We sat cross-legged in a parking lot, facing each other like dying planets. Around us, men smoke – laughing at our open thighs. Look at how they stare at us. She said. This is the shape of a half moon.
I think they love us, because we’re willing to go beyond. This is a shape of a blood moon.
They take chunks out of our bodies. We'll count these losses in the next decade. This is a crescent moon.
Dumb stupid soul, and your illegitimate ways. Learn that light can grow stale. The clouds above us dictate who speaks, and who can be seen.
There's a parable against practicing sorcery and to what ends will we take, to make another’s soul glow. Tragic that we are the new age becoming, and how even God throws his head back when he laughs, I'd imagine.
This one collects eyes. Surviving by seeing people cry, and this is how a throne is made – so we wed these chairs at night, made of mock bedding.
In time, all beautiful things must end. Perhaps, it will be proven true that I am not beholden, or even a small woven jewel.
Beware, time is a food chain. And it never ends, this long and looming world. Maybe this is how all of life is, like a great sky passing over us, with everything alright at the end.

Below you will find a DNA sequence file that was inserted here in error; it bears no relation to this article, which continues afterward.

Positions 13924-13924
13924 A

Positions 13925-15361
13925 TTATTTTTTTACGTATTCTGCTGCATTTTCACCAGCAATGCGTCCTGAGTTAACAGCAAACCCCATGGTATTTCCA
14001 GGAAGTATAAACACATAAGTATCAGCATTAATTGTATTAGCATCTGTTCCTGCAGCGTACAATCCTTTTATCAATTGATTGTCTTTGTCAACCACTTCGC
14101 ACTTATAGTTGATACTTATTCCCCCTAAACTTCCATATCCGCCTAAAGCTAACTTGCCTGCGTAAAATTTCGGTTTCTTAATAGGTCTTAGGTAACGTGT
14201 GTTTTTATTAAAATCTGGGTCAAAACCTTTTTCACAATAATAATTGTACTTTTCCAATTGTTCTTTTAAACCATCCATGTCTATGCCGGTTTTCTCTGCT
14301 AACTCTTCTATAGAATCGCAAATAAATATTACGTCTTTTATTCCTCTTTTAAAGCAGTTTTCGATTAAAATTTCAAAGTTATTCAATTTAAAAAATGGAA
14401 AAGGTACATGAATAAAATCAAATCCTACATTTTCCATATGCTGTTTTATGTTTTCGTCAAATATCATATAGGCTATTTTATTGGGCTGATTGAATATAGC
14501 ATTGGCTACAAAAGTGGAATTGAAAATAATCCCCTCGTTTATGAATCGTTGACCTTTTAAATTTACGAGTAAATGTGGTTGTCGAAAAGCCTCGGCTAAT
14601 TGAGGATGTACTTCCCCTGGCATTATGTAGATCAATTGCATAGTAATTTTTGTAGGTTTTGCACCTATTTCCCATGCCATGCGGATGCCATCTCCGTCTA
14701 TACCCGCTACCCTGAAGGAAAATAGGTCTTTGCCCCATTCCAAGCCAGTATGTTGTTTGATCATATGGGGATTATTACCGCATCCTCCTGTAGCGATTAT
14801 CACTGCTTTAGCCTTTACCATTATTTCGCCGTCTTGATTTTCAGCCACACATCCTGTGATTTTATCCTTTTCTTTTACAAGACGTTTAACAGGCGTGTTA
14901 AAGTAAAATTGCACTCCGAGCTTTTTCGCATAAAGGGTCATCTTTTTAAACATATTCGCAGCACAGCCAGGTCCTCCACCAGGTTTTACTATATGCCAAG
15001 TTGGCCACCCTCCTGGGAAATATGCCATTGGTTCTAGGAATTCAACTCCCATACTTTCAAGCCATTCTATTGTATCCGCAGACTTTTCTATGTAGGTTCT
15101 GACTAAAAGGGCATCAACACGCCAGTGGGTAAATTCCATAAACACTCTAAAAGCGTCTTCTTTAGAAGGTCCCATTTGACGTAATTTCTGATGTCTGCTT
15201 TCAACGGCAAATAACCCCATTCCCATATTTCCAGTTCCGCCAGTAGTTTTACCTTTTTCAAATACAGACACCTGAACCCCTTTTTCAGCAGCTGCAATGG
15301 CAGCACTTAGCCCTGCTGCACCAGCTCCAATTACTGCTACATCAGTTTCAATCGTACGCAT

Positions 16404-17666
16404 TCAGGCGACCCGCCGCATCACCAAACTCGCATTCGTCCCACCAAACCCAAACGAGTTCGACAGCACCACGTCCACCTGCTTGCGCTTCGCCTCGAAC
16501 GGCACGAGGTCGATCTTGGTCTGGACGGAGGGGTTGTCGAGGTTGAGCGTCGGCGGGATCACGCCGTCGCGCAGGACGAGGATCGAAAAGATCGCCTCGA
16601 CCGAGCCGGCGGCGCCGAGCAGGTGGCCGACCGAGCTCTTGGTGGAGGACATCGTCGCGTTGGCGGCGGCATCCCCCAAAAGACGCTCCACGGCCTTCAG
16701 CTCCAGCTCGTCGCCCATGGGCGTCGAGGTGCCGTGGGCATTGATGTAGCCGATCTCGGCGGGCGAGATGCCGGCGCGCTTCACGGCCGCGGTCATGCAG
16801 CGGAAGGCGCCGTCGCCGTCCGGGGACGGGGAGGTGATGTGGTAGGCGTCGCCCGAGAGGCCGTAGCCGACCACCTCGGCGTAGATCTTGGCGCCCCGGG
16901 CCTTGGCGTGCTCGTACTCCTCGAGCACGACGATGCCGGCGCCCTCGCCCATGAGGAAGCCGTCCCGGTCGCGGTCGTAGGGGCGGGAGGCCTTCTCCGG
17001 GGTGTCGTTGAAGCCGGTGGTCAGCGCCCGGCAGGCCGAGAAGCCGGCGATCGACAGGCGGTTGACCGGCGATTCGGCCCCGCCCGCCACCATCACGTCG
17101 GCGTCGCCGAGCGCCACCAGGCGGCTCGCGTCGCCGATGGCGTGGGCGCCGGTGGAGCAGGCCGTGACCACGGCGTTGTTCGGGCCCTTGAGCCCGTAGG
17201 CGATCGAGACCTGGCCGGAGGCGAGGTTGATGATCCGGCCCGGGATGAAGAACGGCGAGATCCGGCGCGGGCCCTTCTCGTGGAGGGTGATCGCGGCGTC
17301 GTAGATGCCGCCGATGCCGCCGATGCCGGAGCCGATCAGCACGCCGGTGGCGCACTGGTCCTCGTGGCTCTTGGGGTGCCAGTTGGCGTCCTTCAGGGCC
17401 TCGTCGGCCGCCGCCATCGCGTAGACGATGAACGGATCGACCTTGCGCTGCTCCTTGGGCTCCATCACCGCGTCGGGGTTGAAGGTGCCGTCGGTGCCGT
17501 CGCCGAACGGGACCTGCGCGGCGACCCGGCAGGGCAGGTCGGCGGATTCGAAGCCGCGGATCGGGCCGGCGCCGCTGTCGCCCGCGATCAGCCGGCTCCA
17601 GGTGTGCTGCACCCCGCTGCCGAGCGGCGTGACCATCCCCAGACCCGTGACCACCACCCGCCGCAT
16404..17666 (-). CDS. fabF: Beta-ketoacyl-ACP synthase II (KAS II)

Even this turns over. The proof that stones die. This is that anthem, for what lies below the horizon line. Pillars of light erupt in California and Sydney sinks into a hole. Everything eventually comes crashing down.
Like all darkness and tenable fruit, or marrow, or everlasting truth.
Haolun Xu was born in Nanning, China. He immigrated to the United States in 1999 as a child. He was raised in central New Jersey and recently graduated from Rutgers University. His writing has appeared in New Ohio Review, Ruminate Magazine, and more. He currently reads for Borderlands: Texas Poetry Review.